It’s a New Year but 20 days into January, householders are still wondering whether it will be a happy one or not.
Homeowners around the country were still debating whether or not they should pay the controversial new household charge when news broke this week of a possible new household broadcasting charge. According to the latest figures released by the Department of the Environment, 45,000 householders have paid the €100 household charge so far – taking in €4.5 million for the State’s coffers.
However, that is some way off the estimated 1.6 million homes that are liable for the charge, which will be replaced by a full blown property tax either next year or in 2013.
So with so many wondering whether or not they will pay that charge, the government dropped a real bombshell earlier this week when Minister for Communications Pat Rabbitte announced that he was considering a household broadcasting charge to replace the current TV licence fee.
The reasons behind this are twofold. Firstly, the government wants to try and rake in some of the estimated €25 million being lost in TV licence revenue every year by those evading the charge and secondly, to target those watching TV, movies and sport on their laptops, tablets or smartphones.
Mr Rabbitte claims that the charge could be less than the €160 that over a million households are already paying for their TV licence but the more cynical in society have their doubts.
Today we ask you to have your say…
While no firm commitment has been made as to how the new household broadcasting charge will be collected, it is understood that it will be collected using the same system currently being used to collect the household charge.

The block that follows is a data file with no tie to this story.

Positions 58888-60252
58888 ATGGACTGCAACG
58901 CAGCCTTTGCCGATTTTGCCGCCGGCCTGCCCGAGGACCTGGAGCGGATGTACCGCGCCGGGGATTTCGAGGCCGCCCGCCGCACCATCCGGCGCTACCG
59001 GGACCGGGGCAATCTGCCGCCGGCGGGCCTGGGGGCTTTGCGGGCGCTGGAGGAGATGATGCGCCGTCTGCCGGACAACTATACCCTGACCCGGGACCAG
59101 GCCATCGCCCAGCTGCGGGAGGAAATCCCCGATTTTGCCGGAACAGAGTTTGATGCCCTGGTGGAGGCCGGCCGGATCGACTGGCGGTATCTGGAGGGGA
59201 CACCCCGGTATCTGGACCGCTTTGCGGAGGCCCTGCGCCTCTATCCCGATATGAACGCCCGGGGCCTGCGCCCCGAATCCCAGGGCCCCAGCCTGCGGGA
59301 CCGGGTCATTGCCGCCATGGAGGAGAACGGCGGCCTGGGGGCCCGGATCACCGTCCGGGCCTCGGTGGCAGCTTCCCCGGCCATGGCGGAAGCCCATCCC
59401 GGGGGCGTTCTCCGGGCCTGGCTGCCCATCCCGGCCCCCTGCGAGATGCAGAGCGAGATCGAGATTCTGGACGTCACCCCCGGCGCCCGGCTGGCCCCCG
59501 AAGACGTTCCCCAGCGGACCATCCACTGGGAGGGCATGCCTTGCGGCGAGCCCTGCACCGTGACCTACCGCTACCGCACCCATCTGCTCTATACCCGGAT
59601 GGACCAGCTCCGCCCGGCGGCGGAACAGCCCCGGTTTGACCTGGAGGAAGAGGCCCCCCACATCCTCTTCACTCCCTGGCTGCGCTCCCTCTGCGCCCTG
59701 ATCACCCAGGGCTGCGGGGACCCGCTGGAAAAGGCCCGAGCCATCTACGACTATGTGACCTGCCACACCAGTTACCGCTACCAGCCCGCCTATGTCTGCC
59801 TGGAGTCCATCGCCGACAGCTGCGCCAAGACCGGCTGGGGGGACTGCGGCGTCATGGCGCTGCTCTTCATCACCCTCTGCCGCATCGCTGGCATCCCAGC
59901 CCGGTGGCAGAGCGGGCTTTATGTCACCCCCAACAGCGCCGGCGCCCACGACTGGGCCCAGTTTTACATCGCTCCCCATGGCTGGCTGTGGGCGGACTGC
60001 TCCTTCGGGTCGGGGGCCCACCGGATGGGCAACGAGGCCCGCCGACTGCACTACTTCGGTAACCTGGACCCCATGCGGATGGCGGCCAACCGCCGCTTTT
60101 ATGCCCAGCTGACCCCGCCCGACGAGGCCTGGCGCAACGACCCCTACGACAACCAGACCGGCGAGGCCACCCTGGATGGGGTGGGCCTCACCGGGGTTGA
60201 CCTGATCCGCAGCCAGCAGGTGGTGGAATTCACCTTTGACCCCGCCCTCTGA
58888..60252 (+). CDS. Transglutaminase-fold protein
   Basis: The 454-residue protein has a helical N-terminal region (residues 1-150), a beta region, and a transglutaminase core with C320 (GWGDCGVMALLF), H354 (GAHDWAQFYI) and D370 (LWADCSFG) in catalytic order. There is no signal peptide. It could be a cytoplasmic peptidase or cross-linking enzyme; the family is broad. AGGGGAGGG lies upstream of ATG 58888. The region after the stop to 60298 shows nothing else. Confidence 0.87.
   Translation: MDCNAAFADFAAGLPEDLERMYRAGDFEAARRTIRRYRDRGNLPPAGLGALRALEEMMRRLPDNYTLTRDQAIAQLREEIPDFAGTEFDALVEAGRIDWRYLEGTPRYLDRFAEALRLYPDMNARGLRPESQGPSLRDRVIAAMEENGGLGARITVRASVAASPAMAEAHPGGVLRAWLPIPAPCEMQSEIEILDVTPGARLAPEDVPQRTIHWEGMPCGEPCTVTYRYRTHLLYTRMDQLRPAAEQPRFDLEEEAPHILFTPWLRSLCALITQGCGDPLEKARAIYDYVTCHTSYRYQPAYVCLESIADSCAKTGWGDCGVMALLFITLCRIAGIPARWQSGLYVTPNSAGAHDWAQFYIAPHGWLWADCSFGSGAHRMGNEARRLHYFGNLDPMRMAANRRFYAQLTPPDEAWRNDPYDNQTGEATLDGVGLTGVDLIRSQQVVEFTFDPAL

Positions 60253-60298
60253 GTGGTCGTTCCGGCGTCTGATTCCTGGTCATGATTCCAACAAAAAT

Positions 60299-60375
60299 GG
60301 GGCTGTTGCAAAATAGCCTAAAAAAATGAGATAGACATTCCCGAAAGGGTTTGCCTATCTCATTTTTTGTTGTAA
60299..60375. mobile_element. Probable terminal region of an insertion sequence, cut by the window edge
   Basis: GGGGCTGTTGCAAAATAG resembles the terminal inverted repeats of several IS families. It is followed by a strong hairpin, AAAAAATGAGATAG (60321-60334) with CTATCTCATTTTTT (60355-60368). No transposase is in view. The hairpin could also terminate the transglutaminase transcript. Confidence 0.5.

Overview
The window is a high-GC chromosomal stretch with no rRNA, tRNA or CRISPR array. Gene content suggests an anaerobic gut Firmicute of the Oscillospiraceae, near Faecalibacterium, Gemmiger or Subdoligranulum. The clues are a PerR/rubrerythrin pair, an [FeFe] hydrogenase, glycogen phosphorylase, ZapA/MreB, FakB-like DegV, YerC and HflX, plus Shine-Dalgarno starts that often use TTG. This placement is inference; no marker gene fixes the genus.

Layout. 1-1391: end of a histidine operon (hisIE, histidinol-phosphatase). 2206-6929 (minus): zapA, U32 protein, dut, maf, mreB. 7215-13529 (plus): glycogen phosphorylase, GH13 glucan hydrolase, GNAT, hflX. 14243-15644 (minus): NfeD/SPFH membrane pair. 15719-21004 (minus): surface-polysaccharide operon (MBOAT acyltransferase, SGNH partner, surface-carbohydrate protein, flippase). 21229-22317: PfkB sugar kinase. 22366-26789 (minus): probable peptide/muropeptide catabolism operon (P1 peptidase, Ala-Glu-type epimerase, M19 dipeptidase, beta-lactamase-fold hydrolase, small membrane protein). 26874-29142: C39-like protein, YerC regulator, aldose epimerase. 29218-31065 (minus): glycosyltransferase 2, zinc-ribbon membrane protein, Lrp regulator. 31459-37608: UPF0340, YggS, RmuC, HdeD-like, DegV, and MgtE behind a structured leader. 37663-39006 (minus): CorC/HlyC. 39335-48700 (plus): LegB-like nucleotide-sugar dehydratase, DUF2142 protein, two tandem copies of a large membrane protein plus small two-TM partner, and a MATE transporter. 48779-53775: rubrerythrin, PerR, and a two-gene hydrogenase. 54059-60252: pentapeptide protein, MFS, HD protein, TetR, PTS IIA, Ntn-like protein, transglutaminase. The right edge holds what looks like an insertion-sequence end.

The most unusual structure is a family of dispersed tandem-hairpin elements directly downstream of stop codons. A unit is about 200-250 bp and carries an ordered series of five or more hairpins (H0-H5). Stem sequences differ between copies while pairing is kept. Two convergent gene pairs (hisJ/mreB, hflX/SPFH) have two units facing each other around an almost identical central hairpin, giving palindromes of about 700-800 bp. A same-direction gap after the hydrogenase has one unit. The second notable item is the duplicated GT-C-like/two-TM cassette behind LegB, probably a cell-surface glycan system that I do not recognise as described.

The promise of a cheaper fee, spread more evenly amongst the country’s population, seems good in theory but there are those who have their fears about how much it will increase by.
There’s a similar fear at present surrounding the household charge. It might only be €100 now but many expect it to rise to as much as €1,000 when a full property tax is introduced and water charges are added to it.
Given those circumstances, it is somewhat understandable to see why people might have their reservations about a broadcasting fee.
There will be those who scream injustice, and the debate over the pay that some of RTE’s top earners receive is a constant sticking point for many, but we shouldn’t be surprised that this charge has come around.
It was a commitment in the programme for government and with funding for television in this country currently coming from around one million TV licence holders, news way to pay for it needed to be looked at.
With people now able to watch full programmes on tablets or phones, never mind PCs or laptops, it was only a matter of time before the number of those paying the TV licence fee dropped. An estimated 18% of people already don’t have a licence for their telly.
From a government point of view this will level the playing field. At present there is no way of targeting those avoiding the charge as TV licence inspectors do not know who resides in a house until they register for their licence for the first time.
The property database will solve that issue but still, many people remain unhappy. There are those who claim not to have a TV while others insist they do not watch RTÉ.
There are also additional charges for many on top of either the current TV licence fee or the proposed household broadcasting charge.
Anyone with a Sky or other digital subscription is already paying a monthly charge for their TV viewing, while even those who solely look at programmes on digital formats have to pay the likes of broadband fees.
Many more have opted to use the Freeview service, a one off subscription that gives you an abundance of TV stations but, crucially, not the Irish ones.
And with the current terrestrial signal being turned off later this year and being replaced by Saorview, many more will have to invest in new digital receivers or new TVs.
Of course, the household broadcasting charge is still just a proposal and even if it gets the go ahead Minister Rabbitte has admitted it won’t be ready next year so it could be 2014 at the earliest when it is introduced.
There’ll be lots of debate about it between now and then so why not have your say in our poll:[poll id=”17″] [poll id=”18″] [poll id=”19″] [poll id=”20″]